By John H. Foote


When I hear or heard a film student refer to this as “that disco movie” I always did my best to correct them gently, refusing to explode and lose my mind on their stupidity.

Released in late 1977, Saturday Night Fever turned actor John Travolta into a movie God, instantly the most famous man on the planet, and clearly massively gifted as an actor. Oh, and he could dance a bit too. Loosely based on the New York Magazine article, Tribal Rites of the Saturday Night, the film explored with absolute honesty and grit a group of young men, their dead-end lives in Brooklyn, and Saturday night at the local disco. Sweeping the nation was bass-driven disco music, meant for dancing and it had been years since dancing was anything like this.

Tony Manero (Travolta) is the King of the disco dance floor, parting the people with his arrival, everyone in the place watches in awe of his moves. Here he rules, but outside the disco, he is becoming aware of just how stuck he is in his life. Working in a hardware store, Tony realizes this is where he will be in twenty years if he does not do something about it. He chips in at home because his father is unemployed and angry about it, and life under that roof gets very troubling when Tony’s older brother, Father Frank, walks away from the priesthood, bringing imagined shame on his mother.

When Tony meets Stephanie, a sleek dancer, he is smitten and asks her to be his partner in a dance contest. She agrees on one condition, that he does not try to have sex with her, difficult for Tony because that is of course what he wants. Like Tony, Stephanie was born in Brooklyn but got across the bridge to Manhattan (however dubious) and lords that over Tony. She is constantly name dropping, showing off, trying to make clear how much better her life is than his. Not that Tony needs reminding.

His friends are an obnoxious group of misogynistic bullies, who share a car to have sex with girls, and sometimes even share the girls. They are slobs, men who are forever boys, treating women as whores, yet content with who they are and where they seem to be going.

The closer Tony gets to Stephanie the more he comes to realize he needs to break free and like her, cross that bridge into Manhattan, into a better life awaiting him. They are falling in love, but she is terrified of going backward in her life, and he is equally frightened of change.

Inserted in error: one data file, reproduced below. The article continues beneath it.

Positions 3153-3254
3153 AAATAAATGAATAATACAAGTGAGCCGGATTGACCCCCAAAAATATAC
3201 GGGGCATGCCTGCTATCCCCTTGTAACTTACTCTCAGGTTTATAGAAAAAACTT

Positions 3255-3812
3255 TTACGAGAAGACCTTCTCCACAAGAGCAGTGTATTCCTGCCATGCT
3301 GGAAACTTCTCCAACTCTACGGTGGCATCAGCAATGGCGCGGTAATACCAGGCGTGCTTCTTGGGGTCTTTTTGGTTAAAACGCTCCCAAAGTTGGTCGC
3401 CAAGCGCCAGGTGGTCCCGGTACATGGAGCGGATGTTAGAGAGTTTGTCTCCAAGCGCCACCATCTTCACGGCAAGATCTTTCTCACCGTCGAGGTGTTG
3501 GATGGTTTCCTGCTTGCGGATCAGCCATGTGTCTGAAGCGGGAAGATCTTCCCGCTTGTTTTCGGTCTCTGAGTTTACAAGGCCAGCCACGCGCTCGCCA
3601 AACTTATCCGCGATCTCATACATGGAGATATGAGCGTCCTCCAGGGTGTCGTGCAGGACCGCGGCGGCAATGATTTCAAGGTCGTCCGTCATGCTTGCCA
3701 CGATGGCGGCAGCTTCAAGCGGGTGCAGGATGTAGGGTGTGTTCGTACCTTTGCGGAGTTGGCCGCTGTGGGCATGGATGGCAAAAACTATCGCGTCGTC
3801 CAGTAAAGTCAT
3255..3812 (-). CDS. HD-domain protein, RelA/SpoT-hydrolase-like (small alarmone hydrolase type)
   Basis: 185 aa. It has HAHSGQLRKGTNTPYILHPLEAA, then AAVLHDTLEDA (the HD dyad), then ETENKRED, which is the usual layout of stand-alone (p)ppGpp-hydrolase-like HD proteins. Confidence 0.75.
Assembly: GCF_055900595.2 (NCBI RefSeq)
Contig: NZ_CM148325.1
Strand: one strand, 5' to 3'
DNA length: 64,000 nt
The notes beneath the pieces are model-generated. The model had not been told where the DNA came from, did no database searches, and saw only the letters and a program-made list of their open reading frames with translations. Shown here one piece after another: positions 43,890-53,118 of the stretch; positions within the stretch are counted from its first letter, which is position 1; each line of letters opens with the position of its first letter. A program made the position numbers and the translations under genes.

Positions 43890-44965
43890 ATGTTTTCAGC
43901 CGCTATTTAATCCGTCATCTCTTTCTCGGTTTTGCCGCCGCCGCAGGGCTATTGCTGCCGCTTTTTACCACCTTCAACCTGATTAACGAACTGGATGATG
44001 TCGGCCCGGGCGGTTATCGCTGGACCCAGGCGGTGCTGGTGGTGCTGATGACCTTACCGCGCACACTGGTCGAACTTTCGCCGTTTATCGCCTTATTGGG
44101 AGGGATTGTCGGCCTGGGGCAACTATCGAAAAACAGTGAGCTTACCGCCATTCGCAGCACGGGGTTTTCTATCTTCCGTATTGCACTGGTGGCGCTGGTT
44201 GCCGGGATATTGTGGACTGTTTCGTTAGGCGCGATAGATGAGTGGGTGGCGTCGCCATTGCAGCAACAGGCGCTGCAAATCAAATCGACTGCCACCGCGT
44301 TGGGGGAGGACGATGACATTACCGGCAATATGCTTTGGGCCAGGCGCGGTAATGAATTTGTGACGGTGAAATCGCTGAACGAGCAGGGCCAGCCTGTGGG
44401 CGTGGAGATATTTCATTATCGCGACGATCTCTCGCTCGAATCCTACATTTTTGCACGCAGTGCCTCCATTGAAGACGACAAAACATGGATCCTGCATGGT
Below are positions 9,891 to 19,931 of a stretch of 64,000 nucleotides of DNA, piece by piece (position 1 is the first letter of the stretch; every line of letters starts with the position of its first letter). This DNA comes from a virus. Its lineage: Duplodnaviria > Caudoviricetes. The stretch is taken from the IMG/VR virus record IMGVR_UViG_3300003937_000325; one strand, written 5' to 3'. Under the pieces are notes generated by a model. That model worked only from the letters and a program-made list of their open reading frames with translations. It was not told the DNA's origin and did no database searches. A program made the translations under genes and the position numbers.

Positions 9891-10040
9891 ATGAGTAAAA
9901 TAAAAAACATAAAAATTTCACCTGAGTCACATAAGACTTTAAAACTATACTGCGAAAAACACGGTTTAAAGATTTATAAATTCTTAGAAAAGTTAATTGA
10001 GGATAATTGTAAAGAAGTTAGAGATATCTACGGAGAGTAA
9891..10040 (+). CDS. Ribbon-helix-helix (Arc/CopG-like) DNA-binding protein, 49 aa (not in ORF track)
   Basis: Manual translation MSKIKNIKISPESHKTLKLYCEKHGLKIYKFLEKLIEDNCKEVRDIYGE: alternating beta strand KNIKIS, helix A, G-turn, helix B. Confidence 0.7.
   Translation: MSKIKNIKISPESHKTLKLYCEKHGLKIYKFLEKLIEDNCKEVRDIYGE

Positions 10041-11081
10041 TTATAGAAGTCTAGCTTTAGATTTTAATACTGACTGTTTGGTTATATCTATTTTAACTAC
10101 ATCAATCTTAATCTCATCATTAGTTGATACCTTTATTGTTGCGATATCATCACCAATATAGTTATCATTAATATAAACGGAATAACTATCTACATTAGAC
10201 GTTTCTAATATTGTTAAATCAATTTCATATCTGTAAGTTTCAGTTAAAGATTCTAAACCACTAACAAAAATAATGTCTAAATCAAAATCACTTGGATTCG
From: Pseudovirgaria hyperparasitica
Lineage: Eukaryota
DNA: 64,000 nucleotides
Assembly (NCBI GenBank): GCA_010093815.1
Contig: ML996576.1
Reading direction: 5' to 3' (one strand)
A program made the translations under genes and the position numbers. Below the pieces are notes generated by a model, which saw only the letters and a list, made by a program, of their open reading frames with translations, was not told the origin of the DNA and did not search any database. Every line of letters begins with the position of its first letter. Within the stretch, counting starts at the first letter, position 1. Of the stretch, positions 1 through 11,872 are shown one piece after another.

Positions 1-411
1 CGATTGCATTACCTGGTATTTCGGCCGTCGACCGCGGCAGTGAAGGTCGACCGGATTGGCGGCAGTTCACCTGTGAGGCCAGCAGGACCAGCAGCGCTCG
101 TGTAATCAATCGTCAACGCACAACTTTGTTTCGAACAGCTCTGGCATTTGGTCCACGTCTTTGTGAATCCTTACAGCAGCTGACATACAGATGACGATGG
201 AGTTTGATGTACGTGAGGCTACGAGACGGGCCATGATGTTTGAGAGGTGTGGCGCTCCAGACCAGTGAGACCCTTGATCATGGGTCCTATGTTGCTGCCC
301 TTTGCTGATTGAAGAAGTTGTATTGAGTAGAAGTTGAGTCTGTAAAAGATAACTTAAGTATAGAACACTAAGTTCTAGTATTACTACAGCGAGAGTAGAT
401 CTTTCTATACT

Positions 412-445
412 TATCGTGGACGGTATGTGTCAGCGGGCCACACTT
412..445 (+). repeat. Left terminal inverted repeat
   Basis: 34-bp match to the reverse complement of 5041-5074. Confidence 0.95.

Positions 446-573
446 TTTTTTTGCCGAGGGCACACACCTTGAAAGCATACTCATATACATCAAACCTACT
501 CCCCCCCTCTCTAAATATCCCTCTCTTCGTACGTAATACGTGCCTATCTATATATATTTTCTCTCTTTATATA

After the dance competition, he leaps on top of her in the back of a car, and she fights back, hurting him. Into the New York night, he goes after his friend falls off the Brooklyn Bridge to his death, leaving Tony to ride the subway all night. Only when he can admit to loving Stephanie as a friend first, an equal can he even begin to move forward. Together they watch the sun come up, each shining with the hope of a new beginning.

So often people forget just what a very powerful film this truly is, a stunning exploration of angst, of knowing there is something out there for you if you have the courage to go for it. Stephanie endured terrible prejudice against her because of her background, but stuck it out and is still fighting. Tony learns from her to do the same, to break free of his friends, his father, the neighbourhood, even the disco and cross that bridge.

Was anyone prepared, really, for John Travolta? Best known as Vince Barbarino of Welcome Back Kotter, a successful sitcom on TV, and for a small part in Carrie (1976) he exploded out of this film into superstardom, huge, life-altering stardom. But more, he was a gifted actor, drawing co parisons to a young Brando with his naturalistic style and authentic creation of characters. Many of us were, in spirit, Tony Manero (without the dance moves), just trying to get ahead, to figure ourselves out. What was often holding us back was fear, the fear of failure, the fear of discovering we were not who we thought we were. Travolta captured every single aspect of who Tony was, warts and all. Those eyes, those soulful, all feeling eyes allowed us a glimpse into his very soul.

For his performance, he won the prestigious Best Actor award from the National Society of Film Critics, a staggering honour for the young actor which he followed with an Academy Award nomination as Best Actor. Sadly that would be the film’s lone nomination as the iconic Bee Gees songs were totally ignored. That is a travesty because “Stayin’ Alive”, “More Than a Woman”, “Night Fever”, “More Than a Woman” and the great, soulful love song “How Deep is Your Love” all deserved to be nominated, the latter should have won. The fact the sugary, sappy love song “You Light Up My Life” won Best Song is to the eternal shame of the Academy.

If you placed this film in a time capsule, opening in one hundred years it would perfectly display the seventies.

Beyond Travolta, the performances are uniformly strong, nicely directed by John Badham. Karen Lynn Gorney is very good as Stephanie, Barry Miller haunting as Tony’s doomed, jittery friend, and Donna Pescow, excellent as the local girl who loves Tony, but ends up in the backseat with a number of guys.

To say Travolta exploded into film with this performance is an understatement, but he did just that. Not since West Side Story (1961) had dance been used to explore emotion, not since Gene Kelly had an actor merged their obvious acting talent with their dance talents. Like an exploding star streaking across the skies, Travolta was white-hot, and though he did not know it, he had already begun to burn out. Five years later no one would cast him.

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